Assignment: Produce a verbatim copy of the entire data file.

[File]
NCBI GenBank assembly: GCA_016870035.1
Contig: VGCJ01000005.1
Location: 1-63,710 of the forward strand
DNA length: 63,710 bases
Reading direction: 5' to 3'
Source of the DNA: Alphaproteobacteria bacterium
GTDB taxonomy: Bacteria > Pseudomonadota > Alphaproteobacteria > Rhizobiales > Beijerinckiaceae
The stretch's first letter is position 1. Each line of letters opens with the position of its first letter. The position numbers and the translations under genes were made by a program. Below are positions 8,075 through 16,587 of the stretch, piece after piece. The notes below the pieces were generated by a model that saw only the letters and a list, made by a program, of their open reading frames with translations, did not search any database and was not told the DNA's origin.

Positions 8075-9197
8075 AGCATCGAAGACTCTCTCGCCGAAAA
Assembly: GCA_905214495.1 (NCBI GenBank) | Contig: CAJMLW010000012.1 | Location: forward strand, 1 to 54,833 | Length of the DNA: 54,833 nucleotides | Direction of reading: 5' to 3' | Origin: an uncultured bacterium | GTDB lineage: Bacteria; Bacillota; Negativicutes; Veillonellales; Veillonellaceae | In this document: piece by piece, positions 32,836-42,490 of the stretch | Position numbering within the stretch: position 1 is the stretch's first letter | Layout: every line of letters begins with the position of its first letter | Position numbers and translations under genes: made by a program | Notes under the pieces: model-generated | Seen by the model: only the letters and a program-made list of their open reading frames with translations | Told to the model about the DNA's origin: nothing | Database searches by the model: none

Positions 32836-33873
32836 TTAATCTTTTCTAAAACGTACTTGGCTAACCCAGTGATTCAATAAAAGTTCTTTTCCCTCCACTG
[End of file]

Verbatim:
NCBI GenBank assembly: GCA_016870035.1
Contig: VGCJ01000005.1
Location: 1-63,710 of the forward strand
DNA length: 63,710 bases
Reading direction: 5' to 3'
Source of the DNA: Alphaproteobacteria bacterium
GTDB taxonomy: Bacteria > Pseudomonadota > Alphaproteobacteria > Rhizobiales > Beijerinckiaceae
The stretch's first letter is position 1. Each line of letters opens with the position of its first letter. The position numbers and the translations under genes were made by a program. Below are positions 8,075 through 16,587 of the stretch, piece after piece. The notes below the pieces were generated by a model that saw only the letters and a list, made by a program, of their open reading frames with translations, did not search any database and was not told the DNA's origin.

Positions 8075-9197
8075 AGCATCGAAGACTCTCTCGCCGAAAA
Assembly: GCA_905214495.1 (NCBI GenBank) | Contig: CAJMLW010000012.1 | Location: forward strand, 1 to 54,833 | Length of the DNA: 54,833 nucleotides | Direction of reading: 5' to 3' | Origin: an uncultured bacterium | GTDB lineage: Bacteria; Bacillota; Negativicutes; Veillonellales; Veillonellaceae | In this document: piece by piece, positions 32,836-42,490 of the stretch | Position numbering within the stretch: position 1 is the stretch's first letter | Layout: every line of letters begins with the position of its first letter | Position numbers and translations under genes: made by a program | Notes under the pieces: model-generated | Seen by the model: only the letters and a program-made list of their open reading frames with translations | Told to the model about the DNA's origin: nothing | Database searches by the model: none

Positions 32836-33873
32836 TTAATCTTTTCTAAAACGTACTTGGCTAACCCAGTGATTCAATAAAAGTTCTTTTCCCTCCACTG